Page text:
A 12-year-old girl who’s been mute since her mother’s death discovers and bonds with a family of swans and struggles to adjust to her new life.
Her mother’s partner, Ray, says her death was accidental. Rejecting his efforts to spare her, Dulcie knows her mother’s struggle with depression defeated her. Dulcie feels responsible—she died while Dulcie competed in the 1977 state spelling-bee finals. Ray takes Dulcie to live in rural Ohio with her mother’s estranged sister, Aunt Bernie, whose life revolves around Redeemer Baptist Church. Dulcie likes Rev. Love but loathes his youth group’s bullies. One day Dulcie follows a swan and discovers a hidden pond containing a swan’s nest with an adult pair and five cygnets, a secret known only to Reverend Love and Evangeline Tucker, the new choir director, who puts Dulcie and Faith, a homeless girl sheltered by the Loves, to work sewing choir robes. (The church plays a key role throughout.) Though Dulcie’s beliefs remain ambiguous, most adults are devout. Some are racist. The only nonwhite character, saintly African-American Evangeline, has individuality but also serves as a bias-detection device. Characterization skews blunt and schematic. Secondary characters such as Ray and his new girlfriend are more nuanced. The strongest moments bring the natural world and its creatures, feathered and human, to life through Dulcie’s observant eyes.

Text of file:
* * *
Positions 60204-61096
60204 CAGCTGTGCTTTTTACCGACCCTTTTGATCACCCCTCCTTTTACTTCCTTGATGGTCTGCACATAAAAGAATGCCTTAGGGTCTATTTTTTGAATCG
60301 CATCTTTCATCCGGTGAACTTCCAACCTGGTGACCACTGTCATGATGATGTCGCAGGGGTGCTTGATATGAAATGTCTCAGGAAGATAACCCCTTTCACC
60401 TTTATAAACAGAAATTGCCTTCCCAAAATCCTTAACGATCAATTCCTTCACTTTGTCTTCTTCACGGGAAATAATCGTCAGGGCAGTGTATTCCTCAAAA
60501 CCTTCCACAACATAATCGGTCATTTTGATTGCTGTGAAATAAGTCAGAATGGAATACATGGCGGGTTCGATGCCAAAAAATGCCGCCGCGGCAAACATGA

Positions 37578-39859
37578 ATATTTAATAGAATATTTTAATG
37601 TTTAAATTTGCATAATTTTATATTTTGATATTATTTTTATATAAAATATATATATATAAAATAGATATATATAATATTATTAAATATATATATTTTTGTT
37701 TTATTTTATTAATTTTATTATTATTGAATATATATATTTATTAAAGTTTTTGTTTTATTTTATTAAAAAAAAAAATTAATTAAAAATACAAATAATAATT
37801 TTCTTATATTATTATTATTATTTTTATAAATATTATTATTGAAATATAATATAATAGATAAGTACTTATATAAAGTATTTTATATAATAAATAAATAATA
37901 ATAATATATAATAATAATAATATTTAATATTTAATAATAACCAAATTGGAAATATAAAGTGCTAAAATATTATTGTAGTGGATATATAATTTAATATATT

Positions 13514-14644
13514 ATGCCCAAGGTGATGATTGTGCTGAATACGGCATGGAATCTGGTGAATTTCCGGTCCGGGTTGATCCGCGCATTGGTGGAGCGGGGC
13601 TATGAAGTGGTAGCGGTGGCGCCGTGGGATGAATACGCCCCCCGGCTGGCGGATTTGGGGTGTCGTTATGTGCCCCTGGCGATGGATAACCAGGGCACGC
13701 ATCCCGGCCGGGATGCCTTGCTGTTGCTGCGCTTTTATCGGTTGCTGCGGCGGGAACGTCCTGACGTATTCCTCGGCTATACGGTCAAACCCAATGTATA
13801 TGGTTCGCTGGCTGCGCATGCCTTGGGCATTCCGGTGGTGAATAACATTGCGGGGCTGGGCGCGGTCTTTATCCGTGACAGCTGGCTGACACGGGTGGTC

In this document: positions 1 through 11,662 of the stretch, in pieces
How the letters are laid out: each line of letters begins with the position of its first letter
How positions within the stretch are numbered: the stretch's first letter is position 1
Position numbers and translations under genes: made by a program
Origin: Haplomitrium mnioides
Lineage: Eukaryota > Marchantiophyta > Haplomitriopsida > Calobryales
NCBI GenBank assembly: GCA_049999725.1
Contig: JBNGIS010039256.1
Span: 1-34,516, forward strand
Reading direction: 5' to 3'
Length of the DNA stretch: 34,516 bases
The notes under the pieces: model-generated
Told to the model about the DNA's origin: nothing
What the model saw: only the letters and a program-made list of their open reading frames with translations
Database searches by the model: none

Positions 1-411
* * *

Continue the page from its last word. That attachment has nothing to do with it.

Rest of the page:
An intermittently compelling debut enhanced by its rural Midwest setting. (Historical fiction. 8-12)